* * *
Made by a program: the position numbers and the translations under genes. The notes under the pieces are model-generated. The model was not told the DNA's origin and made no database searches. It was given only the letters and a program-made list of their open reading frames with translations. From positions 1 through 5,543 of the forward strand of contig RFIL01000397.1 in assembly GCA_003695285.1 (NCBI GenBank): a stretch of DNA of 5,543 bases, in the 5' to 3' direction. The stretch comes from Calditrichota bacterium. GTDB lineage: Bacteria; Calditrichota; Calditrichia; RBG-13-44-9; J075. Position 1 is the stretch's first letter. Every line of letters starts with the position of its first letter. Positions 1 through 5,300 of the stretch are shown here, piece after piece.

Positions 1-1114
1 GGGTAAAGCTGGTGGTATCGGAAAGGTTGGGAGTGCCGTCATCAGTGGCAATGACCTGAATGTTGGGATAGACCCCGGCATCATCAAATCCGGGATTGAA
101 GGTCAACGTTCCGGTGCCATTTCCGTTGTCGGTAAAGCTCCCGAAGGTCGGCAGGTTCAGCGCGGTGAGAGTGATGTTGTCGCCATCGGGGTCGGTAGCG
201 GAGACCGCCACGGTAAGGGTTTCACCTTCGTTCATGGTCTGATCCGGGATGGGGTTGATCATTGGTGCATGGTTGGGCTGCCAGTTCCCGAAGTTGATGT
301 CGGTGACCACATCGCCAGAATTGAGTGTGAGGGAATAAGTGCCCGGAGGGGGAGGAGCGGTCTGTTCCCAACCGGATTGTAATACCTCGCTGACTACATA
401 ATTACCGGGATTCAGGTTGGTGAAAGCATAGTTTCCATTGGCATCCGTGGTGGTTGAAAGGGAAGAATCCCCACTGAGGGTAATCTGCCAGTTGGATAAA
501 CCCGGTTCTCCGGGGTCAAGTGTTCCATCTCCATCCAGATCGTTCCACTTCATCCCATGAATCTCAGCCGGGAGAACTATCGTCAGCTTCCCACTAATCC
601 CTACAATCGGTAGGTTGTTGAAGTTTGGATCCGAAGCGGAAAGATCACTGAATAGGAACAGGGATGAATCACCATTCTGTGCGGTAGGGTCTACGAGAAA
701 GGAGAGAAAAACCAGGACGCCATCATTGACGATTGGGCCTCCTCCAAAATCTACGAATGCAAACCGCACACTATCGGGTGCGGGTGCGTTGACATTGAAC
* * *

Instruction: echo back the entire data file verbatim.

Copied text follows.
Made by a program: the position numbers and the translations under genes. The notes under the pieces are model-generated. The model was not told the DNA's origin and made no database searches. It was given only the letters and a program-made list of their open reading frames with translations. From positions 1 through 5,543 of the forward strand of contig RFIL01000397.1 in assembly GCA_003695285.1 (NCBI GenBank): a stretch of DNA of 5,543 bases, in the 5' to 3' direction. The stretch comes from Calditrichota bacterium. GTDB lineage: Bacteria; Calditrichota; Calditrichia; RBG-13-44-9; J075. Position 1 is the stretch's first letter. Every line of letters starts with the position of its first letter. Positions 1 through 5,300 of the stretch are shown here, piece after piece.

Positions 1-1114
1 GGGTAAAGCTGGTGGTATCGGAAAGGTTGGGAGTGCCGTCATCAGTGGCAATGACCTGAATGTTGGGATAGACCCCGGCATCATCAAATCCGGGATTGAA
101 GGTCAACGTTCCGGTGCCATTTCCGTTGTCGGTAAAGCTCCCGAAGGTCGGCAGGTTCAGCGCGGTGAGAGTGATGTTGTCGCCATCGGGGTCGGTAGCG
201 GAGACCGCCACGGTAAGGGTTTCACCTTCGTTCATGGTCTGATCCGGGATGGGGTTGATCATTGGTGCATGGTTGGGCTGCCAGTTCCCGAAGTTGATGT
301 CGGTGACCACATCGCCAGAATTGAGTGTGAGGGAATAAGTGCCCGGAGGGGGAGGAGCGGTCTGTTCCCAACCGGATTGTAATACCTCGCTGACTACATA
401 ATTACCGGGATTCAGGTTGGTGAAAGCATAGTTTCCATTGGCATCCGTGGTGGTTGAAAGGGAAGAATCCCCACTGAGGGTAATCTGCCAGTTGGATAAA
501 CCCGGTTCTCCGGGGTCAAGTGTTCCATCTCCATCCAGATCGTTCCACTTCATCCCATGAATCTCAGCCGGGAGAACTATCGTCAGCTTCCCACTAATCC
601 CTACAATCGGTAGGTTGTTGAAGTTTGGATCCGAAGCGGAAAGATCACTGAATAGGAACAGGGATGAATCACCATTCTGTGCGGTAGGGTCTACGAGAAA
701 GGAGAGAAAAACCAGGACGCCATCATTGACGATTGGGCCTCCTCCAAAATCTACGAATGCAAACCGCACACTATCGGGTGCGGGTGCGTTGACATTGAAC